Discar6 - While the narrative functions as a way to keep...

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Tim Discar January 31, 2011 UWP 101 Haynes Journal Entry #6 In the reading excerpt of “Blink,” by Malcolm Gladwell, the author concludes his observations and interpretations of his concepts in snap judgment, thin slicing and rapid cognition. Just as the rest of the chapters in the book, Gladwell starts the conclusion with a narrative about an individual victim to the folly of snap judgment. But such evidence and presentation of this certain example does not fit as well as the other examples throughout the book. Glancing over supporting evidence to fully explain how stereotyping a woman violinist is an example of snap judgment, Gladwell concludes his book in a manner that could have been stronger. In the chapters to follow, Gladwell introduces more examples of how snap judgment and rapid cognition is beneficial. But just as the examples throughout the book, there is a lot of narrative with only a splash of interpretation or evidence to support Gladwell’s main argument.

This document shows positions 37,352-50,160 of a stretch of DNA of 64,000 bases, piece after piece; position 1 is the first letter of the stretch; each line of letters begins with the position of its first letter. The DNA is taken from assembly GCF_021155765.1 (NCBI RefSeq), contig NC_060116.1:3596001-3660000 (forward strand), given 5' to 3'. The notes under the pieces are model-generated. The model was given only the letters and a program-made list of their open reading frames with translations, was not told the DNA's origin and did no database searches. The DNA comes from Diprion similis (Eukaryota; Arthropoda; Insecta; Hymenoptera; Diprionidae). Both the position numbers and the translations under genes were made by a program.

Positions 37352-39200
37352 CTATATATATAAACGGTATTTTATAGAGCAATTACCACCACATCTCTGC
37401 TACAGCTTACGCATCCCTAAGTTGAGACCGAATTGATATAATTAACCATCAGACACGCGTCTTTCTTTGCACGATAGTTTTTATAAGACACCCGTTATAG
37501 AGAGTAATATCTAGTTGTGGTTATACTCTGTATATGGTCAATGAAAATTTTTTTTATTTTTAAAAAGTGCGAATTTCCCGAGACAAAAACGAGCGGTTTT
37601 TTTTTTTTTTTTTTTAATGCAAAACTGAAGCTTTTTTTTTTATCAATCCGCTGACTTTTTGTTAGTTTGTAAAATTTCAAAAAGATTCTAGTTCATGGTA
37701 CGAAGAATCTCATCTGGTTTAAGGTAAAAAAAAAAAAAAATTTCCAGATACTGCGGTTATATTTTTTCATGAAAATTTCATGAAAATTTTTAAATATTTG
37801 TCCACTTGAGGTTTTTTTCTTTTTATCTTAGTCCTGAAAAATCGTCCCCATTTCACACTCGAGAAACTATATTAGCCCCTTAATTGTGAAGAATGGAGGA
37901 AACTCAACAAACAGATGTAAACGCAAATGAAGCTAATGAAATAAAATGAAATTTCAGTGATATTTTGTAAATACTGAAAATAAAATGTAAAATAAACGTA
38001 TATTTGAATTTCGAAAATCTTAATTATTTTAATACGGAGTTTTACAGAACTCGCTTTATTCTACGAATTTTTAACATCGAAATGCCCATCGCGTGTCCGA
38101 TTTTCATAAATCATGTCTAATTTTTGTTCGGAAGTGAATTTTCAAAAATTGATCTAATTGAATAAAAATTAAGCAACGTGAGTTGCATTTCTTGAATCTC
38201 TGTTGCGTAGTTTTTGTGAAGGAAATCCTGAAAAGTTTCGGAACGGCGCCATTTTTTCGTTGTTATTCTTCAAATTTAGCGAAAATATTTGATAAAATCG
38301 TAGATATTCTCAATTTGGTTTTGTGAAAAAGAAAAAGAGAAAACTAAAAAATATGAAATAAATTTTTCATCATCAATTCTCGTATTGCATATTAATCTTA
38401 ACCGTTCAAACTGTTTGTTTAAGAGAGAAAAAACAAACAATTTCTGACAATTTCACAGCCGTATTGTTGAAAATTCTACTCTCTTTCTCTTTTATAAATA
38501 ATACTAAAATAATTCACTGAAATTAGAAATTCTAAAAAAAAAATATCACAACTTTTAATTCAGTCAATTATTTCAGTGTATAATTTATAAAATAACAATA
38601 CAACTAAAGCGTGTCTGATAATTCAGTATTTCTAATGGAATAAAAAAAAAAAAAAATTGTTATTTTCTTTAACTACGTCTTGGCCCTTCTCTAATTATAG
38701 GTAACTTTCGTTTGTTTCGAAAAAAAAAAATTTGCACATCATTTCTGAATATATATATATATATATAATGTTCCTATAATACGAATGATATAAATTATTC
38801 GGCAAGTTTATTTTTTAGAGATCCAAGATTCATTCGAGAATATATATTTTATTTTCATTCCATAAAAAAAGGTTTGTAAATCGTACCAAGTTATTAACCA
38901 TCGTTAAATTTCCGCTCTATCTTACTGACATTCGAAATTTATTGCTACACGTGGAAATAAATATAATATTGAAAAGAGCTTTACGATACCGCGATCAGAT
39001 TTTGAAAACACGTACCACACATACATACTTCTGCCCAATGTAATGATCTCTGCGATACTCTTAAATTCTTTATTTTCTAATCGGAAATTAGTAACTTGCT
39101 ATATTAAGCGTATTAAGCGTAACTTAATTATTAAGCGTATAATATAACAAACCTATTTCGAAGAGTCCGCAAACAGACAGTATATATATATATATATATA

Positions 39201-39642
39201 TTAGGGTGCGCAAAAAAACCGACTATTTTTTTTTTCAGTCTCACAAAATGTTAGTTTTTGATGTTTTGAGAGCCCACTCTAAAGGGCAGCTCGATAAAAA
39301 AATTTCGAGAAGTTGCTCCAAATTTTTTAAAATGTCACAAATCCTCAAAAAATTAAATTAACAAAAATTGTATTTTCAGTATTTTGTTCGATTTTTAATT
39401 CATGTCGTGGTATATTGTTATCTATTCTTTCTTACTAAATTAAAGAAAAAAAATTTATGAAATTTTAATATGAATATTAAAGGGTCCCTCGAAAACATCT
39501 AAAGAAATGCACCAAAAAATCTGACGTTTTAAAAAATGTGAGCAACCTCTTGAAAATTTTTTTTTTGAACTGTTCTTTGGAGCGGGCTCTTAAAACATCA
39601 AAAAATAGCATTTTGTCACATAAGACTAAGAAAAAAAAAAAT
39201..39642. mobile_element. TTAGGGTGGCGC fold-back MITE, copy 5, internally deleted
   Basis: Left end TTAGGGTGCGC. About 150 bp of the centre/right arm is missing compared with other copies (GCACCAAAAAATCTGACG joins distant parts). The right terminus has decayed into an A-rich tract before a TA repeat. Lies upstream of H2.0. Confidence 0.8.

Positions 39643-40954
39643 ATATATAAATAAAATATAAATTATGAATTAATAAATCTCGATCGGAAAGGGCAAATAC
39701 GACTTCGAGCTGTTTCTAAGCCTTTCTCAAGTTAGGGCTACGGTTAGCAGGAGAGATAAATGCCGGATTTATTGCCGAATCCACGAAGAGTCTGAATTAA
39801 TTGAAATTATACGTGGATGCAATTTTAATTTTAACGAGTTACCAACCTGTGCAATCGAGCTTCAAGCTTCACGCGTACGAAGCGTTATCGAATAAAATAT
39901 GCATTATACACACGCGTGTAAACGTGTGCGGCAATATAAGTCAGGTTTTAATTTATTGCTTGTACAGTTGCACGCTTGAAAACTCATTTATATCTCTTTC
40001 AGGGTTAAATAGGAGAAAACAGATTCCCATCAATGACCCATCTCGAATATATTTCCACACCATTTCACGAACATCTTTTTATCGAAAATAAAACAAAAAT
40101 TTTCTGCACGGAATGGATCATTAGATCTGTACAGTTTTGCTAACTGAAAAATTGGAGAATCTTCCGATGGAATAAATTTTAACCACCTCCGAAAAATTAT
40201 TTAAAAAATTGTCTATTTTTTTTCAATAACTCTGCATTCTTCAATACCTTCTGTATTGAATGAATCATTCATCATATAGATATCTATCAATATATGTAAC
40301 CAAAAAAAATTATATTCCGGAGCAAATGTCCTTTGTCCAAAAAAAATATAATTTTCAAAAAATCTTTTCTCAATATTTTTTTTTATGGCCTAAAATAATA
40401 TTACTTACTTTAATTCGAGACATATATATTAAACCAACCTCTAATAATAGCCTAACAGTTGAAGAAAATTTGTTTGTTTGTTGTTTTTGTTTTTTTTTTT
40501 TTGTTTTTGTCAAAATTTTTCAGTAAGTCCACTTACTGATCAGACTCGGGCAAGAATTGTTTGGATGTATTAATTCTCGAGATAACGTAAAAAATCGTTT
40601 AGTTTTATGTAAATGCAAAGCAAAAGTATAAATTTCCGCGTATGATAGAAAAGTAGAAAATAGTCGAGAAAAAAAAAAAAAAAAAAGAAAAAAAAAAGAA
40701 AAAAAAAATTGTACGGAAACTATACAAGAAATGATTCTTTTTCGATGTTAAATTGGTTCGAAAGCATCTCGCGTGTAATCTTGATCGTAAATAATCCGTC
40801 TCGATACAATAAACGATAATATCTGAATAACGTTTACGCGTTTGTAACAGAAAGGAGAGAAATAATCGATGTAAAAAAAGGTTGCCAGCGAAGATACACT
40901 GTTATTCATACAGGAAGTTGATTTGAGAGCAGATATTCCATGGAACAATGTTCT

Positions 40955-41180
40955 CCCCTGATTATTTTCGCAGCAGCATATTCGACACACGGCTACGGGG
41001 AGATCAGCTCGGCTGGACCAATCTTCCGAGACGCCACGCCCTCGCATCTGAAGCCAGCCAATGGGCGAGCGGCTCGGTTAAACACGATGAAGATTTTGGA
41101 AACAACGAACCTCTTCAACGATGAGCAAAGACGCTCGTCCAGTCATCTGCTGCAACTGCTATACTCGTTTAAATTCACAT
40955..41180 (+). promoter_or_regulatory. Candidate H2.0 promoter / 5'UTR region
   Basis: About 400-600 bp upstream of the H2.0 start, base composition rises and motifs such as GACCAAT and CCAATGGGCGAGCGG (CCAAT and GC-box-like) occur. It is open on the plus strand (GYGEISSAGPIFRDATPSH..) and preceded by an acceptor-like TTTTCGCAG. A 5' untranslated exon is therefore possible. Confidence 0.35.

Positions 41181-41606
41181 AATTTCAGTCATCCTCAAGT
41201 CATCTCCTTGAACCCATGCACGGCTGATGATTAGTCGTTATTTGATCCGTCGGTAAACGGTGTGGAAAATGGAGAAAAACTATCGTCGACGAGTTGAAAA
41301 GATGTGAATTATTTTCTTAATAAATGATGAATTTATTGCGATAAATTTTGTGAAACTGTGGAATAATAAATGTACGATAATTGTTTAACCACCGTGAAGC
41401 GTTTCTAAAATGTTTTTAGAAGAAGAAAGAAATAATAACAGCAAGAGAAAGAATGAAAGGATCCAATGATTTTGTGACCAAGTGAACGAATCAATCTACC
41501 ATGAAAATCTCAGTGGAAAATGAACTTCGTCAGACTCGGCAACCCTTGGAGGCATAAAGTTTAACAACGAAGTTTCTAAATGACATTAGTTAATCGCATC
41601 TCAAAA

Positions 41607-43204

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Unformatted text preview: While the narrative functions as a way to keep the reader interested, Gladwell overemphasizes the narrative. But after the story with Hooker, Gladwell emphasizes an important concept that I believe he should have added a bit more detail throughout the book: The concept of misinterpreting information as understanding. While many of us can relate to how one can apply snap judgment or rapid cognition to everyday activities, it is hard to relate the misinterpretation of information as understanding. It would have been a great insight if Gladwell applied more of his understanding and comprehension of his concepts to further expand on this confusion. I also fall victim of misinterpretation, as seen in studying for exams and midterms. Simply memorizing and regurgitating the information does not conclude that I understand the material....
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This note was uploaded on 08/23/2011 for the course AAS 181 taught by Professor Osumare during the Spring '09 term at UC Davis.

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